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U.S. angels see heavenly returns

Earliest stage payouts match venture capital results, new study shows.

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By Malika Worrall, FSB reporter


New York -- Angel investors operating in organized groups are seeing average returns on investment similar to those enjoyed by venture capitalists, according to a new study.

Angel financing has long been a first-stop source of capital for startup businesses. But angel returns on investment have mostly been a matter of speculation for investors and entrepreneurs alike.

Released Monday by the Ewing Marion Kauffman Foundation and the Angel Capital Education Foundation, the "Returns of Angel Investors in Groups" study claims to be the largest of its kind. The study shows that organized angel investor groups in North America have seen average returns of as much as 2.6 times their initial investment over three and a half years from investment to exit.

That's an average internal rate of return (IRR) of 27%, similar to the average IRRs seen by private equity investors such as venture capitalists, who usually get involved in a business at a later stage of growth and are therefore commonly thought to take on less risk.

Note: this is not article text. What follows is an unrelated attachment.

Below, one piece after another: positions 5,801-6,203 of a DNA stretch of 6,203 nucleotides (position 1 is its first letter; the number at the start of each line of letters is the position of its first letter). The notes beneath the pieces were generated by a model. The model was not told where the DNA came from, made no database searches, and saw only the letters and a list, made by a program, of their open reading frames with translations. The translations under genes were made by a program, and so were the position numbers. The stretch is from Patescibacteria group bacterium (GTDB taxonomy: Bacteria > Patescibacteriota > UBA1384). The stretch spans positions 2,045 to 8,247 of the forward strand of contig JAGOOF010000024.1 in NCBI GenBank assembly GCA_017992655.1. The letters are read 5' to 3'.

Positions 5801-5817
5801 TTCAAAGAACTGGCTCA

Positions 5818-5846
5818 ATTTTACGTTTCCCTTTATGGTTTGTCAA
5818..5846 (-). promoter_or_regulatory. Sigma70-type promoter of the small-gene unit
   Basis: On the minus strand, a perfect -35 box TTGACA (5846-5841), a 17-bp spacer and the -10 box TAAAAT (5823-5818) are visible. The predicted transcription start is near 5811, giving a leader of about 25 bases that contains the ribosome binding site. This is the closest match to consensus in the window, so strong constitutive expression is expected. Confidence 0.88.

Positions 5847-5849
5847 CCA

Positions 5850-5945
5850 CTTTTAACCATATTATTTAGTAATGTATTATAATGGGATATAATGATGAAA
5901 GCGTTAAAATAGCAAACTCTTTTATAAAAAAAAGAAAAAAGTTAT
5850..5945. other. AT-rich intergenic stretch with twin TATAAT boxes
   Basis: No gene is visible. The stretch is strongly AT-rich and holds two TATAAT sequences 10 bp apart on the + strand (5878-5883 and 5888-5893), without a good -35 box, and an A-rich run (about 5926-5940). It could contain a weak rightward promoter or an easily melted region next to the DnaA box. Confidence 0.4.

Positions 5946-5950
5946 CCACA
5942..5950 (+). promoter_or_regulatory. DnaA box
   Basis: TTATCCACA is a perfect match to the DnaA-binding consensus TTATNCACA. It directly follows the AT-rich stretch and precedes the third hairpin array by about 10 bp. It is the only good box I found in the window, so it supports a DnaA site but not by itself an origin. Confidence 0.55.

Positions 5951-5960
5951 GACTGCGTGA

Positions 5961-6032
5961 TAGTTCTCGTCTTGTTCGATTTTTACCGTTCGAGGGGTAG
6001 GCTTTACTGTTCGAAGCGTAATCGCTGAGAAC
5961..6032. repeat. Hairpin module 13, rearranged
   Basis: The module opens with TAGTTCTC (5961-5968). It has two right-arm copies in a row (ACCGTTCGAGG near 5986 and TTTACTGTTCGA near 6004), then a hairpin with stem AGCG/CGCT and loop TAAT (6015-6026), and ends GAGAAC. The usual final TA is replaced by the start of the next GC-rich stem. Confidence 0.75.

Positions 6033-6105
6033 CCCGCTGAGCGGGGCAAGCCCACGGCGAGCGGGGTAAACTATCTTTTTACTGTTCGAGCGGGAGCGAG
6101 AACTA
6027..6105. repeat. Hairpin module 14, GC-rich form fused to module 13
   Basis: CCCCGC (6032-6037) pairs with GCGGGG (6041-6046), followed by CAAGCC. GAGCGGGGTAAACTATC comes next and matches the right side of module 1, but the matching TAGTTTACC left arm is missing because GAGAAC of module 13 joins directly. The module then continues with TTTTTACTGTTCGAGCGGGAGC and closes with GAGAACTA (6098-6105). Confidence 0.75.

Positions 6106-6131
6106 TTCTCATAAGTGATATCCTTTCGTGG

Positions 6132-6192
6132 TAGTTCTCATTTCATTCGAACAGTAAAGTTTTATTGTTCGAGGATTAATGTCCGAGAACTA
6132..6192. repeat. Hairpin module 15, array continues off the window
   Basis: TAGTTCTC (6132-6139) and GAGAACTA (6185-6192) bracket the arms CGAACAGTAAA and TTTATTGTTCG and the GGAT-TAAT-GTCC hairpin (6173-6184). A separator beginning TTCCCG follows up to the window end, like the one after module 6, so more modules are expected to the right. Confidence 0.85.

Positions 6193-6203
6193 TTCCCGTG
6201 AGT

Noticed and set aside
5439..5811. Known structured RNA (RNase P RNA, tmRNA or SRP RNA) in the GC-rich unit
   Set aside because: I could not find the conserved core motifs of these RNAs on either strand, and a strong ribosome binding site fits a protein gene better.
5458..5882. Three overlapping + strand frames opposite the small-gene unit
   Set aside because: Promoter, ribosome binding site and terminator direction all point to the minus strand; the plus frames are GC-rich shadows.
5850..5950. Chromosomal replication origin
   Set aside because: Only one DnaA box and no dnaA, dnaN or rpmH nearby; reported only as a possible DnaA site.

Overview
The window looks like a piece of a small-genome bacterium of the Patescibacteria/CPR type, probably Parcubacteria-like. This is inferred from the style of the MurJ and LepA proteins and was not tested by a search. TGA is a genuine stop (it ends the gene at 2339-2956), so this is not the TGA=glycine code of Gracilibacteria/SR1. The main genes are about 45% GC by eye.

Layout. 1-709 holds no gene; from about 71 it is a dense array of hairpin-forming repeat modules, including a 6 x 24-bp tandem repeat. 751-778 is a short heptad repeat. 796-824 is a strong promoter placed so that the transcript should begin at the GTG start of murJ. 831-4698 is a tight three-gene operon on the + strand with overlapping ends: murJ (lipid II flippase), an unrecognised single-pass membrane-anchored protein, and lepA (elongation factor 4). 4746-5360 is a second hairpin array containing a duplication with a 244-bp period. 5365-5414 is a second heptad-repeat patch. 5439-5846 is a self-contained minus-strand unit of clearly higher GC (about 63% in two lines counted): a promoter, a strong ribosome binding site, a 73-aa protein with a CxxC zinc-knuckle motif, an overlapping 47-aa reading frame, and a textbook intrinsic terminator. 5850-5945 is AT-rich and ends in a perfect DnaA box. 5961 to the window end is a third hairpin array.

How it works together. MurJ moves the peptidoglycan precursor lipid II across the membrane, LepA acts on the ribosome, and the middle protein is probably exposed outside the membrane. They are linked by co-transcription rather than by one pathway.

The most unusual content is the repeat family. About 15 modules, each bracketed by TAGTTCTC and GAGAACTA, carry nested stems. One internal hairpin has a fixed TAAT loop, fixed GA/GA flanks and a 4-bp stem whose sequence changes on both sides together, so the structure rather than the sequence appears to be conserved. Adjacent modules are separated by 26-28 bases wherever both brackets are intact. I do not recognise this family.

"The data doesn't show that angel investors fail much more than VCs," says Robert Wiltbank, one of the authors of the study and professor of strategic management at Willamette University in Salem, Oregon. "Although by definition, they should fail more than VCs."

Wiltbank and his co-author, Warren Boeker of the University of Washington, analysed returns from 1,137 exited and closed investments between 1990 and 2007. The study was based on a survey of 539 individual angel investors affiliated with 86 angel groups across the United States.

The study confirms the old adage that high returns imply high risk. Seven percent of the exits studied generated returns of more than 10 times the initial investment, but as many as 52% of exits failed to recover the initial investment.

This may not come as a surprise considering that 45% of all companies in the study had no revenues at the time of first investment.

"Without a doubt, angel investing is extremely high risk," says Wiltbank. "Even when you're looking at the outcomes of just the investments that people actually like, you're still more likely to lose money than to make it. On the flip side, when it works out well it gets fantastic returns."

And the entrepreneur's return tends to track the investor's. "Angels rarely make good returns when entrepreneurs don't," says Wiltbank. To top of page

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